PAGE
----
Amid largely pointless talk of an improved tone during negotiations and in the wake of a public plea from new senior V.P. of player personnel Doug Williams, the clock continues to tick toward the deadline for doing a long-term deal between Washington and quarterback Kirk Cousins.
The window closes in four weeks (actually, four weeks and two days, since July 15 lands on a Saturday). After that, there can be no multi-year deal until after the regular season concludes.
The math remains simple. (Which nearly qualifies me to perform it.) With Cousins already having $23.94 million in hand for 2017, the issue hinges on the amount of cash and guarantees and other terms that the team will offer and that the player will expect in order to commit to each other beyond this year. For months, the thinking has been that Cousins expects a full guarantee that includes both the franchise tender for 2017 and the transition tender for 2018, which would equate to another $28.72 million. Which means that it will take $52.66 million fully guaranteed at a minimum to get something done.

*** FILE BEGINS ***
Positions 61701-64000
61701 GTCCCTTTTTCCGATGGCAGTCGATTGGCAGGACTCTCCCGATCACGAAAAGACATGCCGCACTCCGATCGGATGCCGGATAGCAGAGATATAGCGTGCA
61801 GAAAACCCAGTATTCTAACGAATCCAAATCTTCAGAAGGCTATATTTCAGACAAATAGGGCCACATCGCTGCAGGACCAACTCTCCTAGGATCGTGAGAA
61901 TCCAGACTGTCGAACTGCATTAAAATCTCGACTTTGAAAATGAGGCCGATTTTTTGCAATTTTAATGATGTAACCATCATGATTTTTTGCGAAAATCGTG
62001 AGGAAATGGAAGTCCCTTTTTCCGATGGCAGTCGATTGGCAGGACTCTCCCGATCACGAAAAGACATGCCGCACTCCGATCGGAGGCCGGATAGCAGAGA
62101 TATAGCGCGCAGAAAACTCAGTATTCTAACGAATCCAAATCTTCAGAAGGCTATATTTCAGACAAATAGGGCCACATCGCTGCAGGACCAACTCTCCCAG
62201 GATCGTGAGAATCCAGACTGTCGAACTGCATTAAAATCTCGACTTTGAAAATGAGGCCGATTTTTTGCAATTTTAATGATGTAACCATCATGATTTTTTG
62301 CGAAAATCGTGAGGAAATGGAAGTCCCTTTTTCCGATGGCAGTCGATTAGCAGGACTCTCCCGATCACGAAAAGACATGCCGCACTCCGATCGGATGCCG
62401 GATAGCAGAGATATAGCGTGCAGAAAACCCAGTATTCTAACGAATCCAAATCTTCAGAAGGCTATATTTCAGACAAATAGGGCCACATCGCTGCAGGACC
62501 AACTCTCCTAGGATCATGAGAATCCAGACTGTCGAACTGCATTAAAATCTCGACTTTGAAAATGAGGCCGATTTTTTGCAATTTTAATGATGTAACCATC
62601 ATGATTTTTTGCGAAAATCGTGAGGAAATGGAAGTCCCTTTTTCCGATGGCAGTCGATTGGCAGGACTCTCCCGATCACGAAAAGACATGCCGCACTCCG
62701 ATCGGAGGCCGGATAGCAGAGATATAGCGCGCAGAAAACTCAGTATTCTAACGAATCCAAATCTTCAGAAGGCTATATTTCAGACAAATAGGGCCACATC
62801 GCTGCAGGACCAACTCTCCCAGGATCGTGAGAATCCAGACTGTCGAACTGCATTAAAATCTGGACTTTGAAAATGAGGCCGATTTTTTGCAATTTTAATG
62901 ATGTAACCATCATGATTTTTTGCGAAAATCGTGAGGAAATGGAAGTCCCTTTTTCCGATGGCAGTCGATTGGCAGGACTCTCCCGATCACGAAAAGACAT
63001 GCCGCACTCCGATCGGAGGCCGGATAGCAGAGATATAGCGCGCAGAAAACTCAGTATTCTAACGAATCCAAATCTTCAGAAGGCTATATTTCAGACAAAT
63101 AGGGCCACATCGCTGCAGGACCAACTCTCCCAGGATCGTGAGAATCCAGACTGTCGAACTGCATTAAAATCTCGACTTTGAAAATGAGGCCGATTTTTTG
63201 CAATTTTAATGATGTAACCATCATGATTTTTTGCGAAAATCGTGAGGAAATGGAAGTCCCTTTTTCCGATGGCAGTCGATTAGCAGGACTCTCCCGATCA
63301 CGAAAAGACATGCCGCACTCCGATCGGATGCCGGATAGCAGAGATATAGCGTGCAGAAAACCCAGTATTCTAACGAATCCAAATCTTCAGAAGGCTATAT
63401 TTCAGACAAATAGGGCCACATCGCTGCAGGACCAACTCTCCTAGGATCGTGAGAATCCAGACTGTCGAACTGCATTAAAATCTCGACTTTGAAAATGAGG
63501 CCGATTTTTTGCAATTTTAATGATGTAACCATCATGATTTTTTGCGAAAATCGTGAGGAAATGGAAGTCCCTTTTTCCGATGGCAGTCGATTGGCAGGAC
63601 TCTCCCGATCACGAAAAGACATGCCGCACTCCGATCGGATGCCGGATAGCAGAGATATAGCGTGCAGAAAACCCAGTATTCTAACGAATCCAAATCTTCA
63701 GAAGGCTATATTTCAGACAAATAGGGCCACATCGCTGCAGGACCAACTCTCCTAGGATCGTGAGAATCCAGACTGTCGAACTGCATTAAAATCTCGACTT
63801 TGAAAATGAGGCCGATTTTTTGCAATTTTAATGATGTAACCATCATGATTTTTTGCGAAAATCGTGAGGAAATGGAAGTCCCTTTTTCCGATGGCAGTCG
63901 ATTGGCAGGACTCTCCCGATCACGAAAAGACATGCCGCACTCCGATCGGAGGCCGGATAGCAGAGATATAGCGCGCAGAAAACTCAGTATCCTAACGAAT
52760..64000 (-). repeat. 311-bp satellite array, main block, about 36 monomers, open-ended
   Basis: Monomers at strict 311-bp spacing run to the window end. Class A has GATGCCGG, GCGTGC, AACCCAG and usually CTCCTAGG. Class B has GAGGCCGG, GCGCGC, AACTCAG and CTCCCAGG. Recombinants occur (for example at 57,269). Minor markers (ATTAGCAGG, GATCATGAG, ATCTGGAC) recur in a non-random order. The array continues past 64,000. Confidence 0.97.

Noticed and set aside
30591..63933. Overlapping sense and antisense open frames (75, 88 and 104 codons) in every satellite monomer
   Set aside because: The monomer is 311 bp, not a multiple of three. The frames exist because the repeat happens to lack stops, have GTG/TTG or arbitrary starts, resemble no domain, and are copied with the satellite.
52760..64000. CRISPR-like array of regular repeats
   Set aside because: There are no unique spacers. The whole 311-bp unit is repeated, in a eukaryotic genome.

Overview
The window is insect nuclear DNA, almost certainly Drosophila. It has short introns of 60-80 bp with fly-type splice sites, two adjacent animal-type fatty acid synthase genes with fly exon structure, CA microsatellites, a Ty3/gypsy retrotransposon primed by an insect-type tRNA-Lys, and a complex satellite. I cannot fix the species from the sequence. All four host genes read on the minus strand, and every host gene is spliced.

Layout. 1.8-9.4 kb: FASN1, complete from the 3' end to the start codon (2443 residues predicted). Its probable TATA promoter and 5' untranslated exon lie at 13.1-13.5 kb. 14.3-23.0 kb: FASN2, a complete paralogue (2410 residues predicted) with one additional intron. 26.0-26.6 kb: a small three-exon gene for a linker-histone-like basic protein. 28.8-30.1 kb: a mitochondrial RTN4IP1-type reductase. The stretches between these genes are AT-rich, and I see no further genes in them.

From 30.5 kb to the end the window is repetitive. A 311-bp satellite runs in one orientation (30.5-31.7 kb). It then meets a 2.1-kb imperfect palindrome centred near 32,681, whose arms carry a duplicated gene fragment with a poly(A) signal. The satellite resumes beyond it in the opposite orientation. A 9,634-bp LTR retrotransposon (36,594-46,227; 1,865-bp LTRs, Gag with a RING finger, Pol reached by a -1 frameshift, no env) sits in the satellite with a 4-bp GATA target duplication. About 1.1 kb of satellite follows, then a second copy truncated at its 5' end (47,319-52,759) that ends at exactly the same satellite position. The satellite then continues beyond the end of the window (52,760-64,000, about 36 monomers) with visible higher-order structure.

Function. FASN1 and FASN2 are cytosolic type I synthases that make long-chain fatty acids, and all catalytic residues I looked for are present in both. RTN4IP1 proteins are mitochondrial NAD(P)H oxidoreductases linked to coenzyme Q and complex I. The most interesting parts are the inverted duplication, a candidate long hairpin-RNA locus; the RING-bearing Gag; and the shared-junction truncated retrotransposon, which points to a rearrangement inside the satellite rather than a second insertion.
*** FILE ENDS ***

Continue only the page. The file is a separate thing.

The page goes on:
And that’s just to cover the first two years. Cousins may want guarantees that stretch into the third year, and he may push for a percentage of the salary cap in the distant years of the contract. Washington may be looking for more of a bargain on the back end, allowing the team to build around the quarterback they claim to want to keep.
Ultimately, Cousins holds all the cards. With $19.95 million already earned in 2016 under the tag and another $23.94 million on the way, he’s already at nearly $44 million. And if the team uses the transition tag in 2018, it will have only a right to match with no compensation, allowing Cousins to sign an offer sheet with another team (the 49ers and Rams could end up in a tug of war) that Washington wouldn’t or couldn’t match.
To prevent that from happening, Washington would need to use the franchise tag for a third time, resulting in a 44-percent bump over the $23.94 million franchise tender for 2017. That will cost $34.47 million.
So, yes, Cousins holds the cards. And the team has only itself to blame for not making a move to sign Cousins to an affordable but nevertheless life-changing contract in 2015, once they knew that the first-rounder from 2012 wasn’t the answer and that the fourth-rounder from that same draft was.